New method to convert CO2 to valuable organic compound
In a bid to reduce the amount of carbon dioxide released into the environment, researchers have discovered a new method to convert the environmental pollutant to a valuable organic compound.
Washington: In a bid to reduce the amount of carbon dioxide released into the environment, researchers have discovered a new method to convert the environmental pollutant to a valuable organic compound.
The research team at Louisiana State University has found a cyclic copper complex that converts carbon dioxide to oxalate.
Carbon dioxide is naturally present in the air as part of the normal circulation of carbon among the Earth's atmosphere, ocean, and land surface; however, human activities are shifting the natural carbon cycle by adding more carbon dioxide and influencing nature's ability to remove the greenhouse gas from the atmosphere.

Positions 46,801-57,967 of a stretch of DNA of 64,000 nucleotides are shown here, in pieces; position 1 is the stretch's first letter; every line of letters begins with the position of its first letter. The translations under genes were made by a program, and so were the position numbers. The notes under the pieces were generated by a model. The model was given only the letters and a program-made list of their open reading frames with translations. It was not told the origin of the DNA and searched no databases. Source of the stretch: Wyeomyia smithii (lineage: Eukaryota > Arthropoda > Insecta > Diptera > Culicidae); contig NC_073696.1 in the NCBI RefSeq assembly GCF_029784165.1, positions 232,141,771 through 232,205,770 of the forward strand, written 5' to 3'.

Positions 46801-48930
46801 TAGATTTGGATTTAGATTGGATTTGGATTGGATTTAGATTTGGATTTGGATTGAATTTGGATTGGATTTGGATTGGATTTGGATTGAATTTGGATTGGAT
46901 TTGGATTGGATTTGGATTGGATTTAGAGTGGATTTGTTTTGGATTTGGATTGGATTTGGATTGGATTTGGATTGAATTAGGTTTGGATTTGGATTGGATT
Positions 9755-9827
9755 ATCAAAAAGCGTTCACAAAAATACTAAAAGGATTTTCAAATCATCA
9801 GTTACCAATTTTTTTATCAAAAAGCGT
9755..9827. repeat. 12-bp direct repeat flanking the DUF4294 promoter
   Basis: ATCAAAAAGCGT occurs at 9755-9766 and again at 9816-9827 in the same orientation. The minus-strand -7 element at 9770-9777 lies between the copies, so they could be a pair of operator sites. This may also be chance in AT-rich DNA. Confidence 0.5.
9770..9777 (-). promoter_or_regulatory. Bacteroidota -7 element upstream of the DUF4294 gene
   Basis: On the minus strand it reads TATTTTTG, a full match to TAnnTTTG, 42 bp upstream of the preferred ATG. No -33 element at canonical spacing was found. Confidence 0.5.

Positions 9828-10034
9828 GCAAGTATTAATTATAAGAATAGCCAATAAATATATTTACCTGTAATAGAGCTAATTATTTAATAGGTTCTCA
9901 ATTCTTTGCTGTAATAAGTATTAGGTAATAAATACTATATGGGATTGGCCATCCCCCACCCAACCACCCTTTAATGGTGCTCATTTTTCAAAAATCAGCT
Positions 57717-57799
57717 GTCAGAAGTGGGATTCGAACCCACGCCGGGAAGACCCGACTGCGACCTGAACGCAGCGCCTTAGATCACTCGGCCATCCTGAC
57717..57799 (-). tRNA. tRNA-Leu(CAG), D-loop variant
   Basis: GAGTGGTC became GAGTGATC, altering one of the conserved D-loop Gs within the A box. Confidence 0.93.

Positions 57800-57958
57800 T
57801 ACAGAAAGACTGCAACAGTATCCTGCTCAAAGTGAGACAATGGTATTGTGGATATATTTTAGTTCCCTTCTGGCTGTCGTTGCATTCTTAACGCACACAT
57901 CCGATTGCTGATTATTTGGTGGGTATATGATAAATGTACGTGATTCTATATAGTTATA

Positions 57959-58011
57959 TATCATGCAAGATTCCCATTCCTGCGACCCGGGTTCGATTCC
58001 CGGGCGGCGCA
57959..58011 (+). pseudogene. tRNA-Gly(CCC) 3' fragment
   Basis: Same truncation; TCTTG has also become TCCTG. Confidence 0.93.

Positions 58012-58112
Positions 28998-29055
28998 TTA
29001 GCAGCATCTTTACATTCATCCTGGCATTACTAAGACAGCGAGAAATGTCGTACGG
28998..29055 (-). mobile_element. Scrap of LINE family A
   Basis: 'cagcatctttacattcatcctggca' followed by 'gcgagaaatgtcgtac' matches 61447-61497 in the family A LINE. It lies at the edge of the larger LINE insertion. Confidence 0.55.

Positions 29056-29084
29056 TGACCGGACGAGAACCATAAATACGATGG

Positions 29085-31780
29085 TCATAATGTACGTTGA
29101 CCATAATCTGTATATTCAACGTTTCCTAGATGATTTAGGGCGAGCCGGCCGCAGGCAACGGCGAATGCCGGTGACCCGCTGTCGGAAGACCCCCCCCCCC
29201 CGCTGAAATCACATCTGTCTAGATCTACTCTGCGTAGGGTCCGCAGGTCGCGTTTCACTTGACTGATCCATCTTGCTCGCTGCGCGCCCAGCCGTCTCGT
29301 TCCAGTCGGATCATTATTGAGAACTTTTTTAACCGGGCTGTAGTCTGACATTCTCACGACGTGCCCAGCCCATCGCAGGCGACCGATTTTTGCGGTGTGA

"The particular chemistry we have discovered is more interesting than most of the things we have done, because everyone wants to solve this carbon dioxide problem. This is just one step to solving the puzzle," said Andrew Maverick, Professor of Chemistry and acting associate dean in the LSU College of Science.
Maverick and his team developed a three-step reaction sequence in which a copper complex converts carbon dioxide to oxalate under mild conditions.
The copper complex is first reduced by reaction with sodium ascorbate or vitamin C. The reduced complex selectively reacts with carbon dioxide from air and fixes it into oxalate, with the oxalate ion bridging between two copper atoms.
A key component to this discovery was the development of a compound that would react with carbon dioxide. The research team created more than 50 different compounds before finding the one that would react with carbon dioxide.
"Carbon dioxide does not want to react with just any compound," Maverick said.
"Even highly energetic molecules often do not react with CO2. So, it is important to search for compounds like our copper complex, which will convert CO2 into something with a little more stored energy," Maverick added.
The research was published in the journal Nature Communications.